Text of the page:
“I want to tell young people who have been disenfranchised and question the values of this system that the only reason they’re trying to take your vote from you is because it is powerful,” Inaba stated.

With AMERICAN BLACKOUT, Inaba looks beyond the hanging chads that helped put then-Governor George W. Bush into the White House, winning Florida by a scant 537 votes in the 2000 election. The Berkeley director digs into the systematic disempowerment of the African-American vote. Interviews and news footage reinforce McKinney’s salient questioning of everything from the unverified felony list that misidentified and prohibited thousands from voting to the media smear campaign that labeled her “Jihad Cindy” and negatively affected her reelection after five consecutive terms in Congress.

Adam Werbach hopes to reshape American culture and politics through Ironweed (www.ironweedfilms.com), a progressive DVD-of-the-month club that encourages members to attend or host screening parties in homes and nontraditional venues. On April 17, Ironweed and the San Francisco Film Society (SFFS) held the first SF360 San Francisco Movie Night. SFFS executive director Graham Leggat envisioned the pre-Festival presentation of Marshall Curry’s Academy Award-nominated STREET FIGHT as “an exploded cinema” that would unite the city on a single night with the same film playing “on a sheet in a backyard in the Mission to the nave of Grace Cathedral.”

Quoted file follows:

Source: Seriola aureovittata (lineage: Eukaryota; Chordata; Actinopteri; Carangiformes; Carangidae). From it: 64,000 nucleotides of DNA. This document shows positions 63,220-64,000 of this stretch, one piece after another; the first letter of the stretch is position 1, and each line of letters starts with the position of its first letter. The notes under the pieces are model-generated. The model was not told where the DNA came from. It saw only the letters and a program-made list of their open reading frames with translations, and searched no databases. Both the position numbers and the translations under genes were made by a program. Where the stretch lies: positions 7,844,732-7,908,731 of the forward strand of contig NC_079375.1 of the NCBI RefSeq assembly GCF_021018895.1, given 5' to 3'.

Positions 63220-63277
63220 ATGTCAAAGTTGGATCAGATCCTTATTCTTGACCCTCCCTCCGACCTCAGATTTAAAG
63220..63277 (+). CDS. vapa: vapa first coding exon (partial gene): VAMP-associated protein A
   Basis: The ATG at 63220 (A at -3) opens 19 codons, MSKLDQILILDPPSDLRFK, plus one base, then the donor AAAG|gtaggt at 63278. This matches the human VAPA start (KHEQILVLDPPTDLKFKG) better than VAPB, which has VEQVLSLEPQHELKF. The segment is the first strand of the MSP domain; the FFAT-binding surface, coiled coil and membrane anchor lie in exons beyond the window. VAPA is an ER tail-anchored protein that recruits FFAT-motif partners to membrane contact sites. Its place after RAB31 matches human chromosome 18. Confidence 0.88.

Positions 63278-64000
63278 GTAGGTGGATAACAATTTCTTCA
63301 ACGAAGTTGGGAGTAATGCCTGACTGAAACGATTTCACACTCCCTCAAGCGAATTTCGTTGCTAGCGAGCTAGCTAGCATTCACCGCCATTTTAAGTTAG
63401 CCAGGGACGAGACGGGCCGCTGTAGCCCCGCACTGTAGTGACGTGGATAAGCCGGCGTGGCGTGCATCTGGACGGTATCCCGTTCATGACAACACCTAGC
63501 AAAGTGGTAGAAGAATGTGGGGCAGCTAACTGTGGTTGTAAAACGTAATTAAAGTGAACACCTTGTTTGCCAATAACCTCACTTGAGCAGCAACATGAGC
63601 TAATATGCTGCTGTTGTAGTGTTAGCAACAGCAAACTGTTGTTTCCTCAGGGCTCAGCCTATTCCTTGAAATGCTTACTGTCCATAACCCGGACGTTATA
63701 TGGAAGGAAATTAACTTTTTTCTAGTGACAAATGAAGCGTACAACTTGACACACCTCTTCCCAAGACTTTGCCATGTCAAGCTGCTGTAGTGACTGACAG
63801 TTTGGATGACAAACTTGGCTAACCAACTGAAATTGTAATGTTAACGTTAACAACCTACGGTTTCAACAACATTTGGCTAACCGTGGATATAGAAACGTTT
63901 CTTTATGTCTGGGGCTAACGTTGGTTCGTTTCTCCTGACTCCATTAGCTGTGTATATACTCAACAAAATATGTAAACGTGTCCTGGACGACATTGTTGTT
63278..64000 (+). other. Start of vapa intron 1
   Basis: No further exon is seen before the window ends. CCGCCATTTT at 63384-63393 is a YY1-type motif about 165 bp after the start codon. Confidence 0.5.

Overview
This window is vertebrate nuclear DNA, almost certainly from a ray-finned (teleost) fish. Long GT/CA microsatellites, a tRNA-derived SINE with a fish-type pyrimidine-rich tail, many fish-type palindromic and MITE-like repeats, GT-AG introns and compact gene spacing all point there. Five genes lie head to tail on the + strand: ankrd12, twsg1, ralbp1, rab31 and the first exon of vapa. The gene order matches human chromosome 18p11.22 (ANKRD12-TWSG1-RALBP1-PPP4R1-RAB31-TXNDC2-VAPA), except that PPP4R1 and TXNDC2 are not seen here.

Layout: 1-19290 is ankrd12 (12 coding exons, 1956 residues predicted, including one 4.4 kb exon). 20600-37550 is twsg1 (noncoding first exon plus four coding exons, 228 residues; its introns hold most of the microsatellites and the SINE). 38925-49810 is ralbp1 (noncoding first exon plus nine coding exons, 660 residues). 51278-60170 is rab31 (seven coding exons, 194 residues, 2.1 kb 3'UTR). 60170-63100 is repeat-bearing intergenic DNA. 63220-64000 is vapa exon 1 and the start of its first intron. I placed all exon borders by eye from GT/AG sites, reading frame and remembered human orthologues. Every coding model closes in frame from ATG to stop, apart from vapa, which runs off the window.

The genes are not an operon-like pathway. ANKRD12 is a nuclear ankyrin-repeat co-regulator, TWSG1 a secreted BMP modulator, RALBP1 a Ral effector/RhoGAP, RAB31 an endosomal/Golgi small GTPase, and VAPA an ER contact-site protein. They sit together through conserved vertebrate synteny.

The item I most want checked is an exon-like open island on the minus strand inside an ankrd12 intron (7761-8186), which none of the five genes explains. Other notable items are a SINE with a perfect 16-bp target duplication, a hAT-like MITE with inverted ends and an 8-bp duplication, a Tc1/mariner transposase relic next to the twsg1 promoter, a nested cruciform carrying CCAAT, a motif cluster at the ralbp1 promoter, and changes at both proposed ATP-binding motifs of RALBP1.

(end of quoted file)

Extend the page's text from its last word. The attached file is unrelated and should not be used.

When asked about Ironweed selections, Werbach responded, “We basically reject didactic political films. We look first and foremost for films that are entertaining.”

Werbach quickly ran through a history of theoretical frameworks, noting that social scientists have found social modeling or cultivation theory most effective: “Show me a situation or put me there.”

Although Werbach wants to “make people assume identities,”he intends to explore effective filmmaking strategies for social change with local media organizations and documentarians. Good idea. Reception theory in film studies often equates spectator identification with Hollywood blockbusters and first-person shooter games. On the other hand, self-reflexive techniques tend to encourage critical thinking.

All panelists agreed that some individuals in the mainstream media are also waging a battle for meaningful social and political change. Annalee Newitz voiced the need for a powerful counter narrative and expressed concern over draconian copyright laws that restrict documentary filmmakers due to expensive licensing fees. Inaba concurred that current copyright practices amount to a form of censorship, noting that C-SPAN refuses to license any clip critical of the Bush administration for fear of future denial of access. Werbach worried about a two-tiered Internet in the United States with corporations charging for “high road” access.

Newitz foresees a downside to the democratization of the media, as low-to-no budget projects proliferate and gatekeepers vanish. She bluntly warned, “When you lower the cost of making and distributing films, other costs come into play. There’s an attention economy and a social economy. How willing are people to look at your shit?”

If every generation needs a new revolution, then every revolution needs new leaders. These savvy panelists combine creative vision with can-do spirit. Let’s hope the whole world is watching.

Susan Tavernetti

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Chatelin Bruno
(Filmfestivals.com)